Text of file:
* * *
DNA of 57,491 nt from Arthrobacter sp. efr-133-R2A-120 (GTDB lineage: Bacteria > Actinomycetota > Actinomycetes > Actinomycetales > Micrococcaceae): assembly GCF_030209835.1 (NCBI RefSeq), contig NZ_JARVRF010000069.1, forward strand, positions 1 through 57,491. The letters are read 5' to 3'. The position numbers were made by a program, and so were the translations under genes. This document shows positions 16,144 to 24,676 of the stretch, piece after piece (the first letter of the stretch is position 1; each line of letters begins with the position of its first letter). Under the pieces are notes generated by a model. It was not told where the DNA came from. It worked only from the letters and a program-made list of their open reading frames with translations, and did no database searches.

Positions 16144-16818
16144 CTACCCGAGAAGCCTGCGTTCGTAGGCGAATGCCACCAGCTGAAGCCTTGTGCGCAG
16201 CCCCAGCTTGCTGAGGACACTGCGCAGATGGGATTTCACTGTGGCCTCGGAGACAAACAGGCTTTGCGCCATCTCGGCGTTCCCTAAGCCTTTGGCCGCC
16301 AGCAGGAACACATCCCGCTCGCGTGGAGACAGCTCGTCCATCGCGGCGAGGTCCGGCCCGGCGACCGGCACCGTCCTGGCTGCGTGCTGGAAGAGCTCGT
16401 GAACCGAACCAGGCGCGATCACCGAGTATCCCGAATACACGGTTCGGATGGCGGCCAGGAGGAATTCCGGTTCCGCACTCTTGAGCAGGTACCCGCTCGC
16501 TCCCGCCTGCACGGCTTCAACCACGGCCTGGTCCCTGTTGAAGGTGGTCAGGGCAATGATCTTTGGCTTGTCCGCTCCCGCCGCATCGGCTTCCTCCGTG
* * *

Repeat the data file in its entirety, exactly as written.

DNA of 57,491 nt from Arthrobacter sp. efr-133-R2A-120 (GTDB lineage: Bacteria > Actinomycetota > Actinomycetes > Actinomycetales > Micrococcaceae): assembly GCF_030209835.1 (NCBI RefSeq), contig NZ_JARVRF010000069.1, forward strand, positions 1 through 57,491. The letters are read 5' to 3'. The position numbers were made by a program, and so were the translations under genes. This document shows positions 16,144 to 24,676 of the stretch, piece after piece (the first letter of the stretch is position 1; each line of letters begins with the position of its first letter). Under the pieces are notes generated by a model. It was not told where the DNA came from. It worked only from the letters and a program-made list of their open reading frames with translations, and did no database searches.

Positions 16144-16818
16144 CTACCCGAGAAGCCTGCGTTCGTAGGCGAATGCCACCAGCTGAAGCCTTGTGCGCAG
16201 CCCCAGCTTGCTGAGGACACTGCGCAGATGGGATTTCACTGTGGCCTCGGAGACAAACAGGCTTTGCGCCATCTCGGCGTTCCCTAAGCCTTTGGCCGCC
16301 AGCAGGAACACATCCCGCTCGCGTGGAGACAGCTCGTCCATCGCGGCGAGGTCCGGCCCGGCGACCGGCACCGTCCTGGCTGCGTGCTGGAAGAGCTCGT
16401 GAACCGAACCAGGCGCGATCACCGAGTATCCCGAATACACGGTTCGGATGGCGGCCAGGAGGAATTCCGGTTCCGCACTCTTGAGCAGGTACCCGCTCGC
16501 TCCCGCCTGCACGGCTTCAACCACGGCCTGGTCCCTGTTGAAGGTGGTCAGGGCAATGATCTTTGGCTTGTCCGCTCCCGCCGCATCGGCTTCCTCCGTG